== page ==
American Journal of Plant Sciences
Vol.3 No.8(2012), Article ID:22182,4 pages DOI:10.4236/ajps.2012.38132

Study of Fruit Diversity and Selection of Elite Acid Lime (Citrus aurantifolia Swingle) Genotypes in Nepal

Ram Lal Shrestha1*, Durga Datta Dhakal2, Durga Mani Gautum2, Krishna Prasad Paudyal3, Sangita Shrestha4

1Agricultural Research Station (ARS), Dhankuta, Nepal; 2Institute of Agriculture and Animal Science (IAAS), Rampur, Chitwan, Nepal; 3Horticulture Research Division (HRD), Lalitpur, Nepal; 4Nepal Academy of Science and Technology (NAST), Lalitpur, Nepal.

Email: *

Received April 22nd, 2012; revised May 18th, 2012; accepted May 28th, 2012

Keywords: Vitamin C; TSS; TA; Correlation; Elite Genotypes; Conservation


Acid lime (Citrus aurantifolia) fruits are cultivated in terai, mid hill and high hill districts of Nepal. It is cross-pollinated crop and has a high variation in fruit characters within the species. Fruit character is the main basis of genotype selection. Study of fruit diversity is of utmost importance to select the elite genotypes for breeding and variety development program. Therefore, total of 620 fruit samples were collected and evaluated in the main production season of the year 2010 and 2011, from 62 bearing trees. Samples were collected from three agro-ecological domains, representing terai, mid hill and high hill areas of eastern Nepal. Elite landraces were selected on the basis of scoring fruit characters. High variation in vitamin C was observed between the terai (57.4 mg) and high hill (72.5 mg) samples. Amount of juice was 36.8% in mid hill and 44.1% in terai samples. Higher percent of juice and total soluble solids (TSS) observed in terai samples but tritable acidity (TA) and vitamin C was low as compare to high hills. There was significantly negative correlation found in fruit weight, fruit diameter, juice percent and seed number, whereas significantly positive correlation was in pulp and vitamin C, with altitude range. Total landraces were separated in five major cluster group. Variation in the level of similarity was observed among the cluster groups. The variability distance of fruit characters was highest in cluster group II (–17.45%) and lowest in cluster group V (58.5%). On the basis of scoring number of fruit characters, total four elite genotypes i.e. LD-49 from mid hills, LD-23 and LT-17 from higher hills and LM-44 from terai were selected for conservation, breeding and variety development purpose.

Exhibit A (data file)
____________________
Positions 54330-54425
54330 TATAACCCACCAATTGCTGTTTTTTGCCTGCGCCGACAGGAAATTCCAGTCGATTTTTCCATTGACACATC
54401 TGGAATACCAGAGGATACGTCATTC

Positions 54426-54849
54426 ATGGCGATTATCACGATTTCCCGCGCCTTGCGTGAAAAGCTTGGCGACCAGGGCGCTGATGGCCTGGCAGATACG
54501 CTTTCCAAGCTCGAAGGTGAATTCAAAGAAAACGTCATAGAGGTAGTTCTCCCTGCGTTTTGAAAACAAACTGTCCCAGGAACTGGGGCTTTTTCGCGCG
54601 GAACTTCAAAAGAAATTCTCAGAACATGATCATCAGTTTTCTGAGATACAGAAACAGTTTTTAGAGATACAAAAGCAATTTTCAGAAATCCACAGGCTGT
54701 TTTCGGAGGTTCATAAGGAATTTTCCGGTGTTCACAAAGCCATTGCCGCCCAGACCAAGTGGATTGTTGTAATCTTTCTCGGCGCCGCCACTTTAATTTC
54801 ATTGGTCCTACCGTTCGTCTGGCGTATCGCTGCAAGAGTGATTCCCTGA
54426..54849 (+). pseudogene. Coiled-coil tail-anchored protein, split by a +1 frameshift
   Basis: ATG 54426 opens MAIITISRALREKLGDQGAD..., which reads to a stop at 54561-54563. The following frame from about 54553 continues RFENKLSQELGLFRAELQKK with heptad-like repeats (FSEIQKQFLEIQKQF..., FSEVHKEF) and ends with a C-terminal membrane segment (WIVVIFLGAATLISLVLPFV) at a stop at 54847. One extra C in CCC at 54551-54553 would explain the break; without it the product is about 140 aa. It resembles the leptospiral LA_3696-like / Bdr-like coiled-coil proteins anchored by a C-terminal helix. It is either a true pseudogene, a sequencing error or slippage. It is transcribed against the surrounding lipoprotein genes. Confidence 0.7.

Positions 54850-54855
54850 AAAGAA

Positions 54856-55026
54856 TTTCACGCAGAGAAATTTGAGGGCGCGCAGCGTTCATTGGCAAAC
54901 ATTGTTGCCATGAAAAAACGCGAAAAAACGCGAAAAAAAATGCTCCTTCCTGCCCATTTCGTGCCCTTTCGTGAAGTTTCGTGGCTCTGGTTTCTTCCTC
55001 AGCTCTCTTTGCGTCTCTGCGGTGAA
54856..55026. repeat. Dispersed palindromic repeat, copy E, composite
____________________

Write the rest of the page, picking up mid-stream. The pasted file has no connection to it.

1. Introduction

Acid lime (Citrus aurantifolia Swingle) commonly known as “Kagati” is an important commercial fruits, which has been traditionally cultivated in most of the districts of Nepal [1]. The area coverage of acid lime has been reported 16% of total fruit crops [2] in Nepal. The total cultivated area of acid lime fruits is 2635.3 ha and production and productivity of fruits is 22,398.6 mt and 8.5 ton/ha respectively [3]. The main production season of lime in Nepal is September to November, but demand in the market is throughout the year [4]. Among the commercial citrus species it comes in third rank after mandarin and sweet orange in terms of area and production. Cultivation range of acid lime in Nepal is 800 m to 1400 m als in the mid hills stretching from east to west, but potentiality of cultivation range could be much wider from 125 m asl terai to 1800 m asl in high hills of Nepal [5]. Three cultivars of lime have been grown in terai area, i.e. acid lime (Pahade Kagati or Sun Kagati), eureka (Chasme Kagati) and natural hybrid types [6]. Among them acid lime has high commercial value in the market due to better aroma, appropriate size and medicinal value. It is used for juice, desert, pickle and other medicinal purpose. According to analysis report of Food Science Laboratory Central America, the food value per 100 gram edible fruits of acid lime consisted, moisture 88.7% - 93.5%, protein 0.070 - 0.112 g, fat 0.04 - 0.17 g, fiber 0.1 - 0.5 g, ash 0.25 - 0.40 g, calcium 4.5 - 33.3 mg, phosphorus 9.3 - 21.0 mg, iron 0.19 - 0.33 mg, vitamin A 0.003 - 0.040 mg, Thiamine 0.019 - 0.068 mg, Riboflavin 0.011 - 0.023 mg, niacin 0.14 - 0.25 mg, ascorbic acid 30.0 - 48.7 mg.